2

I am finishing my basement and i went around and took the lowest measurement and made all the cuts for the height of the stud that height. That means in some places its right up against, but in the worse case there's some decent 1/4" or 2/5" gap between the frame itself and the joist im trying to attach it to. Since this isn't structural and at most would be holding a wall is this an okay distance? or should i cut the nails out and shim the difference? A key point is the nails im using are 3 1/4" so i attached a picture with a measure tape for reference.

Here's some examples: stud gap enter image description here

2
  • With a non load bearing wall it doesn't have to touch but the corner joints will crack when finished if not anchored better.
    – Ed Beal
    Jul 30, 2022 at 16:53
  • Can you clarify that, please? Why would any non-structural gap be a problem? Jul 30, 2022 at 21:23

4 Answers 4

6

Push the wall framing with your hands, does it wiggle? Grab with both hands and shake it, do you trust the nails? Try leaning up against it, do you feel safe?

If there is considerable movement now then there will be movement after you put up drywall and do finishing work so expect cracks.

Cut a piece of 2x4 as a shim and insert it next to the nails. Secure it with a new nail. I don't see a reason to cut out the old ones unless you're a framing perfectionist.

2
  • It does not move! I will add some shims to the bigger gaps but leave the others. Thanks for the insight.
    – StingRay21
    Jul 29, 2022 at 19:42
  • @StingRay21 No problem, to avoid splitting the shims you should opt for finishing or brad nails to just tack them in place. Your main goal is for the wood to have contact and hold stronger due to the friction between the framing. The smaller gaps can get regular cedar or plastic shims and get cut with a utility knife or oscillating tool if you prefer. I prefer the oscillating tool for the plastic shims.
    – MonkeyZeus
    Jul 29, 2022 at 19:58
4

Even if it’s not structural, over time that wood will move quite freely. If this is absolutely not a cosmetically important area at all and you are fine with potential drywall cracking at the wall-ceiling connection, you could leave it alone. At a bare minimum I would tape the drywall seam with hot mud to try to give additional strength.

Shimming is a good idea but an even better one is to cut the studs to length across the span of the wall. Yes this means that the studs will not all be the same length.

The only other thing to know is that this wall won’t be very strong — once drywall is applied the added weight could make it worse, and so it could fall over if a strong enough force is applied. Even a non-structural, non-bearing wall can be dangerous if it falls over onto someone.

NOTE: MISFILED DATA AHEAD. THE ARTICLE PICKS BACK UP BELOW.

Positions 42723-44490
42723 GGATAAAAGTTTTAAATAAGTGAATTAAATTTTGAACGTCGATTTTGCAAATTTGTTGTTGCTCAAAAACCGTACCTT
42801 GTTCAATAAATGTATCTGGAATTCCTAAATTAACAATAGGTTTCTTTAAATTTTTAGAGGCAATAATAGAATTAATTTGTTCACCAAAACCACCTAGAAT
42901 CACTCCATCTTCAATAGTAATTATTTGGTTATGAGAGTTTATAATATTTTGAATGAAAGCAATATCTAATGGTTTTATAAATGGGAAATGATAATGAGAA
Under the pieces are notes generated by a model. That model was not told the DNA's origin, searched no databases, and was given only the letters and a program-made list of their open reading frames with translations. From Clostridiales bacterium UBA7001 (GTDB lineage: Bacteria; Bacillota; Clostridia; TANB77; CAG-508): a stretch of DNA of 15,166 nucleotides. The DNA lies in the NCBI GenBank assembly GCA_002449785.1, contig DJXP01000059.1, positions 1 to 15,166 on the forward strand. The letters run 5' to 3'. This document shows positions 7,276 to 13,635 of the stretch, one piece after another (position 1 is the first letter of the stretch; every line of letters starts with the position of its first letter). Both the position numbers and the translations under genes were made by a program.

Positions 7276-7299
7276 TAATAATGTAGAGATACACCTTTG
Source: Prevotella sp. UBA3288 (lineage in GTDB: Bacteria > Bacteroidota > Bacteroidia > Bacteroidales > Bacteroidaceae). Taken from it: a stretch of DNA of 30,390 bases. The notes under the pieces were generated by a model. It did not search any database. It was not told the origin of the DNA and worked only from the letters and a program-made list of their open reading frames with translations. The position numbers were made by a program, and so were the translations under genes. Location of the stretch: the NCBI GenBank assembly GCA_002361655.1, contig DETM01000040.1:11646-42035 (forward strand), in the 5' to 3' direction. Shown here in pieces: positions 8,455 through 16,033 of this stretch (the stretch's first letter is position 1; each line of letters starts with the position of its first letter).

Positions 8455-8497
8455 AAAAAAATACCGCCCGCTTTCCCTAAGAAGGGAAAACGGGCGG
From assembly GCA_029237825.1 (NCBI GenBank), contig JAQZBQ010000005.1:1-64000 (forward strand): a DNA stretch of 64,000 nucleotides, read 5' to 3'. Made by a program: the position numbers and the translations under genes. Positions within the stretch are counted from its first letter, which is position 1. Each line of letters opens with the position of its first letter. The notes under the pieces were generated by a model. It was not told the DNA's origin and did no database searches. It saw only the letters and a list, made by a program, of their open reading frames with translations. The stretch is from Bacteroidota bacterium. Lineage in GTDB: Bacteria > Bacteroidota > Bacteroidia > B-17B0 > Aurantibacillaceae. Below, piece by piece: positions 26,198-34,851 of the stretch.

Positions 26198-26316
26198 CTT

5
  • It's not like the wall is just standing by it's own. It is nailed to the joists, some are not a perfect fit.
    – crip659
    Jul 29, 2022 at 19:53
  • Those nails don't look like they fit the building code's definition of a framing nail... Jul 29, 2022 at 23:34
  • I agree with this answer as far as the corners will crack if ever finished + those that think nails are enough have not done much building.
    – Ed Beal
    Jul 30, 2022 at 16:57
  • @RibaldEddie why do these not look like code ? They're 3 1/4" (mentioned in the original post)
    – StingRay21
    Jul 30, 2022 at 21:01
  • 1
    @RibaldEddie Looks like 16 penny framing nails to me
    – element11
    Jul 31, 2022 at 1:35
2

This is actually quite common. Very few basement floors are level, so this happens. Furthermore, a lot of times people build the non-loadbearing walls (like yours) on the floor, and then tilt them up into position. In this case, you have to have the wall a little shorter so it will go into position on the tilt.

The narrow gaps are fine, just nail them. Anything more than about 1/4 or so, shim it, then nail it. The idea is to prevent movement of the wall. This also means you should be securing it to the floor too (tapcon screws or something similar).

2
  • 1
    you don't have to have it shorter if your hammer is big enough :)
    – Jasen
    Jul 29, 2022 at 21:42
  • This is what a sludge hammer is for put a piece of 2x4 next to plate and drive it into position.
    – Ed Beal
    Jul 30, 2022 at 17:00
1

I'm sure MonkeyZeus knows much more than I, but one thing I do know is that construction wood shrinks over time even if it was kiln-dried. My 30yr old custom built house used kiln-dried wood throughout and still has gaps all over the partially finished basement. The strength in a non-bearing wall is in the nails/screws. Adding shims nailed with brads will not add significant stiffness to your wall over time.

Yes, you probably should have put some blocking in the larger gaps, but you will likely not have a problem as long as they are not all 1/4" gaps.

From your pictures it would seem that the joists run parallel to your wall with your top plate nailed to blocking 2x4s set between the joists.

If this is correct and you're really worried (or there are LOTS of 1/4" gaps), I might cut some pieces of 3/8" plywood or possibly 1x4 material as a spacer and nail the top plate (and spacer) to some new blocking between the joists. One solid connection every 6-8 ft (old or new) should be sufficient.

Your Answer

By clicking “Post Your Answer”, you agree to our terms of service and acknowledge you have read our privacy policy.

Not the answer you're looking for? Browse other questions tagged or ask your own question.